On June 20th Microsoft unveiled the new Windows 8 user interface to the world during AllthingsD, D9 Conference. It also simultaneously released a four minute video entitled “Building Windows 8, Video #1″ which featured Jensen Harris, Director of PM, Windows User Experience showcasing some of the “cool features” that Windows 8 has to offer. Shortly after the D9 conference Microsoft also started a technical demonstration in Taiwan at Computex 2011 for hardware partners featuring Microsoft’s Corporate Vice President of Windows Planning, Hardware and PC Ecosystem, Mike Angiulo.
The big surprise from these presentations from the folks in Redmond was that this new UI wasn’t just for slates and tablets, but was also designed to be the UI for netbooks, laptops, desktops and the Xbox 360. Couple that with the transformation in Windows Phone and Microsoft websites that is already in full swing and our collective eyes where opened to Microsoft’s grand scheme of unifying it’s catalog of offerings under the Metro look and feel. It was a much broader scope for their unification plans than most had anticipated and clearly demonstrated that Microsoft wants the “Metro Mojo” spread far and wide.
The excitement is palpable, forums and viewer comments are exploding all around the globe. Now we hear there is also rumor that a beta version will be released to developers during the BUILD conference in September with a public RC in January and a final RTM in April. Does this mean we could see Windows 8 on systems much sooner than expected? Will the public availability of a new Windows 8 release candidate download in January create a halo effect for all things that include live tiles?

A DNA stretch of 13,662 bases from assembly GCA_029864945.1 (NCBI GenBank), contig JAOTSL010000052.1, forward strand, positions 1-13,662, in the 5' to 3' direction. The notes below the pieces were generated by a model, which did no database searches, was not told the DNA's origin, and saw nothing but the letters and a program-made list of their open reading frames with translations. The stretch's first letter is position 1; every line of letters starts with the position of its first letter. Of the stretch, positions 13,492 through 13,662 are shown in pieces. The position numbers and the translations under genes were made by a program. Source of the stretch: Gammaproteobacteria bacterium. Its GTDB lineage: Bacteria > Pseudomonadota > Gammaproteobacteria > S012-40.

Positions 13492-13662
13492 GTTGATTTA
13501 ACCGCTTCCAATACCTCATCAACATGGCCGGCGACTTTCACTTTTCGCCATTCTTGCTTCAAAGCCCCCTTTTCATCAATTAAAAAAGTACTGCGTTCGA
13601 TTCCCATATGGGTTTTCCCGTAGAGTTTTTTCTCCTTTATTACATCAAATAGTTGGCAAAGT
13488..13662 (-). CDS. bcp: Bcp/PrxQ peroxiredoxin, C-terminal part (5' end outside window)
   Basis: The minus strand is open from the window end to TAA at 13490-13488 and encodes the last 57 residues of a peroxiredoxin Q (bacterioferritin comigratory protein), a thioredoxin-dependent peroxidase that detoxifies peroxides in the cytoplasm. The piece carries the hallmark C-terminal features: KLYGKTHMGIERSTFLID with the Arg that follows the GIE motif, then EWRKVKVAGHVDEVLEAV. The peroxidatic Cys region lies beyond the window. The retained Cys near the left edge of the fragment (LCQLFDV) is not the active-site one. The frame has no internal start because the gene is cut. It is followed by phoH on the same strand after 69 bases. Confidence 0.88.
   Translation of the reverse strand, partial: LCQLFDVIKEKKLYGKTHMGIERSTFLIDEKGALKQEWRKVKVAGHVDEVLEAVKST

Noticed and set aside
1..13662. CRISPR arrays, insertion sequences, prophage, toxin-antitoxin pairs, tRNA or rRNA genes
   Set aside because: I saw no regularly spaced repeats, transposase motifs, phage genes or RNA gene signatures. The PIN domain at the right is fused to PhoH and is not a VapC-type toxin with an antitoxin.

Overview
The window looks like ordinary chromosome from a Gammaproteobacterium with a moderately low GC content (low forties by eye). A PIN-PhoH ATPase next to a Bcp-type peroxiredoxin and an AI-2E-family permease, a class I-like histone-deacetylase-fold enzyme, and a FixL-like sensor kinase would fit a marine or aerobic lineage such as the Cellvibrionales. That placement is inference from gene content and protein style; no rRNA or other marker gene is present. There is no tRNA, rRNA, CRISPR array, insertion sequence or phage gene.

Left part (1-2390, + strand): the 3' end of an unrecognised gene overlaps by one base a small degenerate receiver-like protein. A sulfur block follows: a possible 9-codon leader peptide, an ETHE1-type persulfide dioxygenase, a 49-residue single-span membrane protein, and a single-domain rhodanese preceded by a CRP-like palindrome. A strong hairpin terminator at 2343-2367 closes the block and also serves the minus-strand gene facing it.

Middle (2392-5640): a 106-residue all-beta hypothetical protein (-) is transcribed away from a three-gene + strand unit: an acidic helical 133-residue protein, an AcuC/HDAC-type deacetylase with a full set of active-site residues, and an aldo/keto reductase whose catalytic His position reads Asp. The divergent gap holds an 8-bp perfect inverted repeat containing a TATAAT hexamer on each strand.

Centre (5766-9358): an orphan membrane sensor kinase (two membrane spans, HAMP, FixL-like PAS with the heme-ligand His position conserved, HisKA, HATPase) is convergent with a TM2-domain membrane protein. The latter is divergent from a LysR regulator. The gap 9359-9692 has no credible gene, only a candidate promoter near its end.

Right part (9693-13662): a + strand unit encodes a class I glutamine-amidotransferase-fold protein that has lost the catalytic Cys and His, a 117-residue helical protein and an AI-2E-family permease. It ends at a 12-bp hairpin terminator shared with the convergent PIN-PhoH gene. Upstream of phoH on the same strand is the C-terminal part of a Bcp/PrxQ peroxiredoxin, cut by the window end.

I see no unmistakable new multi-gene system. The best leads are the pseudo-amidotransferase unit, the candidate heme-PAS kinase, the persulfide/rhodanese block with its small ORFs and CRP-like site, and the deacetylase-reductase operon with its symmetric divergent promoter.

Now that the dust has settled and the blogosphere has positively reacted, the big question on my mind is will this be another watershed Windows 95 game changer for PC sales and will Windows Phone ride those coat tails all the way to the bank? Steve Balmer has stated, “It’s a huge gamble for Microsoft,” but the ultimate test is can they execute on what appears to be a pretty sound strategy? I don’t know for sure, but I’m betting the answer is yes, and I’m very excited about finding out! What do you think, should Microsoft start adding the zero’s to the Windows Phone sales estimates now, or will the Windows 8 halo be short lived?